Arizona Capitol

House Speaker Bowers Claims Planned Parenthood Wants More STDs and Abortions

Arizona House Speaker Rusty Bowers
Arizona House Speaker Rusty Bowers Gage Skidmore via CC 2.0
Arizona House Speaker Rusty Bowers suggested on Saturday that Planned Parenthood supports comprehensive sex education because, he claims, it leads to more abortions and sexually transmitted diseases that help the group's bottom line.

He described his unfounded conspiracy theory as "the business plan of hell."

Bowers, a Republican, also called Democratic State Superintendent Kathy Hoffman a "radical" over her support for changing state sex-ed guidelines to promote scientifically accurate instruction in public schools, according to footage of his remarks recorded by the anti-migrant group Patriot Movement AZ.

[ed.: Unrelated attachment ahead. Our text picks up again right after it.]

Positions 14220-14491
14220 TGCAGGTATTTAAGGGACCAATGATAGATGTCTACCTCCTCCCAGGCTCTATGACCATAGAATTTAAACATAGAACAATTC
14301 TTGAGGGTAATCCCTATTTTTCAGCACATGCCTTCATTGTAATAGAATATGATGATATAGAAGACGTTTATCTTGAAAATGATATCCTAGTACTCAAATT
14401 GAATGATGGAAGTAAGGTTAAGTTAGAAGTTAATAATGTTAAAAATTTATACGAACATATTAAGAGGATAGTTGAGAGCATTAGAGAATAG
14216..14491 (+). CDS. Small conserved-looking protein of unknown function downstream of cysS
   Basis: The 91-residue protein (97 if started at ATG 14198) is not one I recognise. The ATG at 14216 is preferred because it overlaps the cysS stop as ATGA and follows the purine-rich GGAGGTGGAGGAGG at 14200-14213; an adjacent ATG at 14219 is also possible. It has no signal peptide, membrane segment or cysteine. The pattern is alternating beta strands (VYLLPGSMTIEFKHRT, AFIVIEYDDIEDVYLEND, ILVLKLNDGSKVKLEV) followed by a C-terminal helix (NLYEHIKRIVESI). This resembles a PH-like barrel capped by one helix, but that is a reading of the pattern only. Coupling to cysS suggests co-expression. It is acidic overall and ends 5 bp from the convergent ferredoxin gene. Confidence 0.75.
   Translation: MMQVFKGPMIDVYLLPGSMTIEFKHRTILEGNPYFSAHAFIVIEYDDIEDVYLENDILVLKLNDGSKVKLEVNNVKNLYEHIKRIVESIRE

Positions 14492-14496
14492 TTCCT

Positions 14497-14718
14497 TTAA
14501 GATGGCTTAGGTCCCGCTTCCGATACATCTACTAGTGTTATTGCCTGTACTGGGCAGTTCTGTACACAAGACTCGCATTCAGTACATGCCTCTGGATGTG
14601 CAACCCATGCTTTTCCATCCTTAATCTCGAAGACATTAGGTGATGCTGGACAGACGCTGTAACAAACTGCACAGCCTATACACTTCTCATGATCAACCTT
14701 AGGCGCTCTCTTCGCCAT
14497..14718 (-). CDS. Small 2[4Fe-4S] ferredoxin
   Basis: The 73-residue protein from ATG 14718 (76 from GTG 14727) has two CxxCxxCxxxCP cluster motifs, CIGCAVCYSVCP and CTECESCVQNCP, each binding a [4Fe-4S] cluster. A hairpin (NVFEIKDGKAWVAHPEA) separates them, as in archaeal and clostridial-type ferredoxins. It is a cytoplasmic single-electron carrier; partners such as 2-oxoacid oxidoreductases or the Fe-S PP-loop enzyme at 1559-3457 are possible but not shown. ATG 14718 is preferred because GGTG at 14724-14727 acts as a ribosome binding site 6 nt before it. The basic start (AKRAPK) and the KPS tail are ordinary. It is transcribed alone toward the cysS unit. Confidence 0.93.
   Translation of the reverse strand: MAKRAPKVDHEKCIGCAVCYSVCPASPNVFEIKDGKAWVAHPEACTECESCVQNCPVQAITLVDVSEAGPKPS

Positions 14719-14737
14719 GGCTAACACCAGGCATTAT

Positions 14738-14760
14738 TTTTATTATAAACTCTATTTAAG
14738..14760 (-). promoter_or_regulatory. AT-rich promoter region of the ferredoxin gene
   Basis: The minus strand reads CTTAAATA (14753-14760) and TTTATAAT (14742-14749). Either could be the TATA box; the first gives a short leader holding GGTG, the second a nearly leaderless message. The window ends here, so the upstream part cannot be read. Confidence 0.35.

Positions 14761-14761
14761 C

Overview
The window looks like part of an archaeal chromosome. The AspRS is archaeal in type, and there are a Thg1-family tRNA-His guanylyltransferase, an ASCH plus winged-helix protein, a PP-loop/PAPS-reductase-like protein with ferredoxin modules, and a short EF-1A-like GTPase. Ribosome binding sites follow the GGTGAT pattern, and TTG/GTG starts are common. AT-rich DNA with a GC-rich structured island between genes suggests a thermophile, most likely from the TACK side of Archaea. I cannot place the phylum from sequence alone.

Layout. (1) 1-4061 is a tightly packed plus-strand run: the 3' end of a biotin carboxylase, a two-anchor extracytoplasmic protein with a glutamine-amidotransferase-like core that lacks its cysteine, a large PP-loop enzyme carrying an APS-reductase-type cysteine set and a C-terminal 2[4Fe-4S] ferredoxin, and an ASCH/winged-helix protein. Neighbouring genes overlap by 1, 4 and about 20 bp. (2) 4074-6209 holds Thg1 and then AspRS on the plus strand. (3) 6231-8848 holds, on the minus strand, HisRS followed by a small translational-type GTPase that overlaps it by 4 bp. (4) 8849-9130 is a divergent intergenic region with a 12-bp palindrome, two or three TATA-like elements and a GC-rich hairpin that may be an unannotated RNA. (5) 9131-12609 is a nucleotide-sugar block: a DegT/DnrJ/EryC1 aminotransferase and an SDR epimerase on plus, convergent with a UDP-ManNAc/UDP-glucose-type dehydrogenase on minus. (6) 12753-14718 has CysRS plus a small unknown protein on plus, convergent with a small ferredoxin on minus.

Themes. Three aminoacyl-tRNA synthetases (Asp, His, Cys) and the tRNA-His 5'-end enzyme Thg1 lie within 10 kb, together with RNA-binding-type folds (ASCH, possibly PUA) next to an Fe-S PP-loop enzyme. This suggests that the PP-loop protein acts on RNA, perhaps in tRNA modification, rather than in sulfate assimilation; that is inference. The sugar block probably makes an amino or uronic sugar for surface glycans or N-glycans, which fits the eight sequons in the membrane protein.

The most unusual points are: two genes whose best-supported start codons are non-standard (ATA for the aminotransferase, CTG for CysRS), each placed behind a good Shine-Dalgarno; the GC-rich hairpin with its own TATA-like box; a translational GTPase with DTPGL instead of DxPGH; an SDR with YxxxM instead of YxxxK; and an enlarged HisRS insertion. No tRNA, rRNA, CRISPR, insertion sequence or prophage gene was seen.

The speaker made the remarks during a Saturday event sponsored by Family Watch International, an anti-LGBT nonprofit that has been called a hate group by the Southern Poverty Law Center.

“I stand by my opinions of Planned Parenthood and Superintendent Hoffman, but I sincerely hope that they will prove me wrong,” he said in a statement to Phoenix New Times.

Republican State Senator Sylvia Allen also spoke against comprehensive sex education the event, which was held at American Leadership Academy, a charter school in Gilbert.